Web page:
• In order for change to take hold, the idea needs to be perceived as good for the group and be accepted by the group.
  • Cultural sensitivity is important with Bangladesh’s attitude toward risk dramatically impacted by the negative ramifications of failure on both the individual and the group.

Approach to Time and Priorities

It is important that managers working in Bangladesh have an understanding of the different approaches to scheduling and timelines. You may find that:

  • There is a laxity about meeting deadlines with Bangladeshi managers not wanting to upset others in order to force adherence to a deadline.
  • This is due to the fact that Bangladeshis prioritise relationships over timescales and will be reluctant for an issue over timescales to risk trust within a relationship. 
  • If it is imperative that a certain timetable is met, artificial deadlines in advance of the actual date, coupled with repeated follow-ups help to ensure compliance.
  • Global working means some local managers may understand and appreciate the important of adherence to schedules and deadlines.

Decision Making

Bangladeshi managers tend to have a rather autocratic style which manifests in the following way in the business setting:

  • Decisions are typically made at the top of the organisation and handed down to subordinates to implement.
  • Although the decision maker may consult with technical experts before reaching a decision, he/she is not seeking consensus, simply sufficient information to make an intelligent decision.
  • Subordinates do not generally question what a manager says, as this would be considered inappropriate behaviour.
  • You should be prepared for the decision-making process to take much longer in Bangladesh than it might in your home country. Don’t try to rush the process.

Communication and Negotiation Styles

Communication in Bangladesh is typically very indirect and well-mannered.  You are unlikely, for example, to see anyone raising their voice or being offensively blunt with their speech. Other considerations are as follows:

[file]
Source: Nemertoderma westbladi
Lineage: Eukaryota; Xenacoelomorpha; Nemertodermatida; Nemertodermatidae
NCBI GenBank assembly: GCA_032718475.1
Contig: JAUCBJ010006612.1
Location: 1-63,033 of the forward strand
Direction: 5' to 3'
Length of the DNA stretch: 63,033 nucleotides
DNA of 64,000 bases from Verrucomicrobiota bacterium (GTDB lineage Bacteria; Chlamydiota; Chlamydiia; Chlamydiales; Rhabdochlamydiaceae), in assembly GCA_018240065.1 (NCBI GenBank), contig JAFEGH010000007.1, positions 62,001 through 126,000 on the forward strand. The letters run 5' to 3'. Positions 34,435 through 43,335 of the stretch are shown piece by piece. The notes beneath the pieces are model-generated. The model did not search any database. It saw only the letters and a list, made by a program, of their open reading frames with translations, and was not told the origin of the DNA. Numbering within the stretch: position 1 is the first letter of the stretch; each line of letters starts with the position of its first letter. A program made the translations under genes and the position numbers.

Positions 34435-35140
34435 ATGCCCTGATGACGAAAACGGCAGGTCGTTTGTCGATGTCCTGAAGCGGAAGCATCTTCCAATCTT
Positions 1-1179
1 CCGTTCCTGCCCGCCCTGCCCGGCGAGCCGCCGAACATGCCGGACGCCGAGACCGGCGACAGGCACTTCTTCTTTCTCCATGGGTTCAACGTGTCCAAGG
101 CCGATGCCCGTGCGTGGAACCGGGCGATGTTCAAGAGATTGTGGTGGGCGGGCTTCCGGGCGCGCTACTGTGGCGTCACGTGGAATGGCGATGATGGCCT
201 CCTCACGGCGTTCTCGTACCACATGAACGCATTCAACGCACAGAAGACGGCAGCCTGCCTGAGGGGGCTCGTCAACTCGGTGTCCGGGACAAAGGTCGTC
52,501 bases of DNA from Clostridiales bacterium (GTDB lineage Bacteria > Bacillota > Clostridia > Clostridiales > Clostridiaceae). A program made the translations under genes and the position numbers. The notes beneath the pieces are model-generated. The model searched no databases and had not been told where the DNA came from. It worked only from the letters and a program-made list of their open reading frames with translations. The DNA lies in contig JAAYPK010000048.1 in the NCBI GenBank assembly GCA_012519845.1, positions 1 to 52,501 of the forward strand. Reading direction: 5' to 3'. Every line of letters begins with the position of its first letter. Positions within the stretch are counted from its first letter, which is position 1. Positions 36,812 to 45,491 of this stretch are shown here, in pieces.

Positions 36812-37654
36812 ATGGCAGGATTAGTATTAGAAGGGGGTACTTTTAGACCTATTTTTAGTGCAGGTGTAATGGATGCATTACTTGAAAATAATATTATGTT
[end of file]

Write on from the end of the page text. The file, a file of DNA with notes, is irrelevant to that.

• The only proper way to approach someone you do not know is with a formal introduction.
  • The ideal person to handle this is a high-status person or company known to both parties.
  • This third-party introduction bridges the relationship gap between you and the person with whom you wish to meet.
  • Negotiations often take a long time due to the lengthy processes of building trust and relationships.
  • Do not remove your suit jacket without permission. Even then, unless the most senior-ranking Bangladeshi person does, it is a good idea to keep your coat on despite the heat and humidity.
  • Bangladeshis will seldom say "no" overtly, so you must watch their non-verbal cues.
  • In a bid not to offend or upset you, you may find that you are told 'yes', even though they mean 'no'.
  • This isn't an attempt to deceive you but instead an effort to protect the relationship.
  • In general, Bangladeshis expect concessions in both price and terms.
  • It is acceptable to demand similar concessions for each one you grant.

Get Expert Support

Once you've read this guide, ensure the success of your Bangladeshi business venture by:

  • Taking part in a two hour live webinar, customised to meet your unique needs, with one of our Bangladesh country and culture training experts or;
  • Contacting us in respect to our Bangladesh consultancy services.